ORLANDO, Florida -- NOAA's National Hurricane Center storm tracker in Miami, Florida has issued a Tropical Storm Advisory at 5 p.m. EDT on June 26, 2012 which projects that Tropical Storm Debby will leave Florida sooner than yesterday's advisories.
The latest NOAA forecast track takes Tropical Storm Debby across Central Florida just north of Orlando, Florida by Wednesday, briefly becoming a tropical depression. Debby is then forecast to exit the Florida Peninsula into the open Atlantic Ocean waters near Daytona Beach, Florida Wednesday afternoon.
North and Central Florida have already experienced high winds, tornadoes, rain, and other tropical storm weather since last Saturday from Tropical Storm Debby.
Florida metropolitan areas that are in the latest projected path are Orlando, Titusville, Daytona Beach, Jacksonville, Gainesville, Tallahassee, Ocala, and St. Augustine.
The center of Tropical Storm Debby was located near latitude 29.5 North, longitude 83.4 West, which is about 35 miles west of Cedar Key, Florida. Tropical Storm Debby is moving to the east-northeast at 6 miles per hour. Some increase in forward speed is expected over the next couple of days.
NOAA's Tropical Storm Advisory states that isolated tornadoes are possible over the Florida peninsula.
A Tropical Storm Warning is in effect from Mexico Beach, Florida to Englewood, Florida.
A tropical storm warning means that tropical storm conditions are expected somewhere within the waning area within 36 hours.
A tropical storm watch means that tropical storm conditions are possible within the watch area, in this case within 12 to 24 hours.
Maximum sustained winds have decreased to 40 miles per hour, with higher gusts. Little change in strengthening is forecast to occur during the next 48 hours. Tropical storm force winds extend outward up to 205 miles mainly extending to the southeast from the center, .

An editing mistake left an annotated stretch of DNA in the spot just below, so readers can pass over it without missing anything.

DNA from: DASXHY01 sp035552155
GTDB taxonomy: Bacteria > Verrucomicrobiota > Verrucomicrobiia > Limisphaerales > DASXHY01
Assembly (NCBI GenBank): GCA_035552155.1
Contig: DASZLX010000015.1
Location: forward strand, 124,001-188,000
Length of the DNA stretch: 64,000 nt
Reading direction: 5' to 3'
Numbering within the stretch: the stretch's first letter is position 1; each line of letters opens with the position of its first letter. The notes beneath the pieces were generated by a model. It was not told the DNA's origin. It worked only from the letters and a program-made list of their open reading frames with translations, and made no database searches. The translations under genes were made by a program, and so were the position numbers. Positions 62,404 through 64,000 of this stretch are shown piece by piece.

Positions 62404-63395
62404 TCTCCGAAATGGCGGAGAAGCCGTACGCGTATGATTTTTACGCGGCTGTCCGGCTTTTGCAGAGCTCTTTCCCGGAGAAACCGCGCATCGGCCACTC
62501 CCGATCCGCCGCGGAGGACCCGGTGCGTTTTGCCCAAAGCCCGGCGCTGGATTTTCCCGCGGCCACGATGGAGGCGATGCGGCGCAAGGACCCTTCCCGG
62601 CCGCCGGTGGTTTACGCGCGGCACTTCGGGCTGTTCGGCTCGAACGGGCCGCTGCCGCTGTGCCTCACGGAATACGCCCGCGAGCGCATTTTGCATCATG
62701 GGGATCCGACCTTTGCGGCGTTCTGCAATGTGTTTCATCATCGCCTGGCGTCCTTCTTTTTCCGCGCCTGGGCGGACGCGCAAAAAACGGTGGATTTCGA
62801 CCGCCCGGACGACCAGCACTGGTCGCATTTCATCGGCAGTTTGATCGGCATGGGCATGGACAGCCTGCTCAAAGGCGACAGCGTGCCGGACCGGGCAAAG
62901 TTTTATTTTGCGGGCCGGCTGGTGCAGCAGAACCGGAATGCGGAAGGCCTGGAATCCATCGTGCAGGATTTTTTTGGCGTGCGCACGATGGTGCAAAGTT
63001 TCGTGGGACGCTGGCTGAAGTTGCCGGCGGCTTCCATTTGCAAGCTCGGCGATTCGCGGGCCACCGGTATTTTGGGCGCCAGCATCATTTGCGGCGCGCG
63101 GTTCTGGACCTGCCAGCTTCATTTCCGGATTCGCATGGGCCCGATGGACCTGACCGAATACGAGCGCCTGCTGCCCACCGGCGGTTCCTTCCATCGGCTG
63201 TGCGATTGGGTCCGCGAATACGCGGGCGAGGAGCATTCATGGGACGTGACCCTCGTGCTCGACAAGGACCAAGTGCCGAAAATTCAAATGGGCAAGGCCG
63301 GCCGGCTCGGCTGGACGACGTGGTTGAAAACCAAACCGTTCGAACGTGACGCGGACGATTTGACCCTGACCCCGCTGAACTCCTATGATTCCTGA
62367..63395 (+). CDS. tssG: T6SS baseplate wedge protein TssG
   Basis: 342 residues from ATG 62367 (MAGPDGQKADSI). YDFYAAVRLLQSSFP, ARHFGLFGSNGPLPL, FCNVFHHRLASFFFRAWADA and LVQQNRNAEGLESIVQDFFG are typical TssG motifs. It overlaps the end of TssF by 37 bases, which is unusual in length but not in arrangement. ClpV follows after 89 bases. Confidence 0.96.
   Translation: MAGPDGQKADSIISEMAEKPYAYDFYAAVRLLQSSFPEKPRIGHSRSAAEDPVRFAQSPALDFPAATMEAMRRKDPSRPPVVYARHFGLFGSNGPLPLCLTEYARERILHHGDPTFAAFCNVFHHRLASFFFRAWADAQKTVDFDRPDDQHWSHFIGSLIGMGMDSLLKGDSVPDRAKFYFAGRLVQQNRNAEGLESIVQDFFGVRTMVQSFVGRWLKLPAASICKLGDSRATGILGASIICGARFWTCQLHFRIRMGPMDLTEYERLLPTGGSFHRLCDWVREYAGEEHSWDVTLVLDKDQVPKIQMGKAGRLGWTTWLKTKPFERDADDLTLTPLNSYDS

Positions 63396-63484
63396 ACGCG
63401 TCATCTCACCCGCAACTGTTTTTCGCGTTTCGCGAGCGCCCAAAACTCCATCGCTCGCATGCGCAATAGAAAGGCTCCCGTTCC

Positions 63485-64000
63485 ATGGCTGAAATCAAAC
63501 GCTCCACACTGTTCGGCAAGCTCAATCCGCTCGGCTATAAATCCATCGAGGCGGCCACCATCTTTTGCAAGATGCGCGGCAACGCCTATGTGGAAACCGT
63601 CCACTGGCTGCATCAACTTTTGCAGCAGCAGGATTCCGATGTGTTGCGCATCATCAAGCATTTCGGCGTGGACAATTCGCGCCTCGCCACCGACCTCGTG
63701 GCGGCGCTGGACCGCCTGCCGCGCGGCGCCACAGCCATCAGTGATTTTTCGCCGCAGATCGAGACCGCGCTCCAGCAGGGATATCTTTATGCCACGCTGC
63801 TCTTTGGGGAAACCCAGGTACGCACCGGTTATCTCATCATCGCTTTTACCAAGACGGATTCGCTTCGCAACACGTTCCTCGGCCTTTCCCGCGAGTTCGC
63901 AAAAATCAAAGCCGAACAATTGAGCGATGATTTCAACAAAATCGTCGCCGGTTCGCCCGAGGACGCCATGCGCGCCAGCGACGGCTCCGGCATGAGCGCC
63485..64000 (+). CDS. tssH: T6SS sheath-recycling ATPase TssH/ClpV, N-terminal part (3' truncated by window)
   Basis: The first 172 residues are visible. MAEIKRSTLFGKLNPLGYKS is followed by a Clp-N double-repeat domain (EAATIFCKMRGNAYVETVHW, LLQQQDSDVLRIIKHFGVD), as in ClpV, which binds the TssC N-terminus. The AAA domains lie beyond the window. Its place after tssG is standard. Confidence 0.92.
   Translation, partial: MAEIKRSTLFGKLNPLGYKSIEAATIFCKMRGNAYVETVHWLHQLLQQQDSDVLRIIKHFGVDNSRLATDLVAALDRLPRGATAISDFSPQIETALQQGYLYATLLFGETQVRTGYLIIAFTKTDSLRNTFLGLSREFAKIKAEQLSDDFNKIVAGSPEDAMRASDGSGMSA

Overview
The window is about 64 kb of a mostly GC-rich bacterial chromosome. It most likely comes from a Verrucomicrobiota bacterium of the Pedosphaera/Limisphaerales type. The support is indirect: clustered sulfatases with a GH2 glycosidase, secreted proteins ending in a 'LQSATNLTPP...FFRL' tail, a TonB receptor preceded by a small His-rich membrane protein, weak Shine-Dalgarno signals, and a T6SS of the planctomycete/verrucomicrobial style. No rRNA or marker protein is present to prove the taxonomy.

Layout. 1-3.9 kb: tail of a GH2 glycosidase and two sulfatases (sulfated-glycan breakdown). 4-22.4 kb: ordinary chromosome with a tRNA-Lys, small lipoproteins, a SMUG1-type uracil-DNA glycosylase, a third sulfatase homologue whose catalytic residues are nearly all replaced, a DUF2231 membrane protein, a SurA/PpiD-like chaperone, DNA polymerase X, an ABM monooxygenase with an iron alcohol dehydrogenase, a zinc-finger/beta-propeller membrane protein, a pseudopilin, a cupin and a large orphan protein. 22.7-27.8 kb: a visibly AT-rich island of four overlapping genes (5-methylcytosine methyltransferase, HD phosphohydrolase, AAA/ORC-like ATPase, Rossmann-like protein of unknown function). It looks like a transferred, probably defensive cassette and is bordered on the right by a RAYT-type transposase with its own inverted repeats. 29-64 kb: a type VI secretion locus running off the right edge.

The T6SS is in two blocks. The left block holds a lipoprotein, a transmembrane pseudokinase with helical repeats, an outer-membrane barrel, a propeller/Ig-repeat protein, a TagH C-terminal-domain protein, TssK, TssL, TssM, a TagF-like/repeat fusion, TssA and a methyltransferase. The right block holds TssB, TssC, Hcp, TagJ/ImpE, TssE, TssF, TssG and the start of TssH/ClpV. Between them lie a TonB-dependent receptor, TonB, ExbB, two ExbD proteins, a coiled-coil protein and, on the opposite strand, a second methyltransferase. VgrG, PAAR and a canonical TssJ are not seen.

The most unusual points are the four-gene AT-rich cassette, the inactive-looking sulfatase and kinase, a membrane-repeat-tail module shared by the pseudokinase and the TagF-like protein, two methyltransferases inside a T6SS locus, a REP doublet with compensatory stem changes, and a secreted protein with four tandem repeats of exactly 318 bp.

Minimum central pressure estimated from reconnaissance aircraft is 995 MB ... 29.38 inches.
The combination of a storm surge and the tide will cause normall dry ares near the coast to be flooded by rising waters. The water could reach the following depths above ground if the peak surge occurs at the time of high tide:
APALACHEE BAY AND THE NATURE COAST...2 TO 4 FT SOUTH OF THE NATURE COAST INCLUDING TAMPA BAY...1 TO 3 FT
The deepest water will occur along the immediate coast in areas of onshore flow. Surge-related flooding depends on the relative timing of the surge and the tidal cycle, and can vary greatly over short distances.
Tropical Storm Debby is expected to produce rain accumulations of 4 to 8 inches across Northern Florida and extreme southeastern Georgia through Wednesday evening. Isolated storm total amounts of 25 inches are possible in North Florida.
The U.S. Geological Survey says that this year, the Gulf Coast is vulnerable to extreme erosion.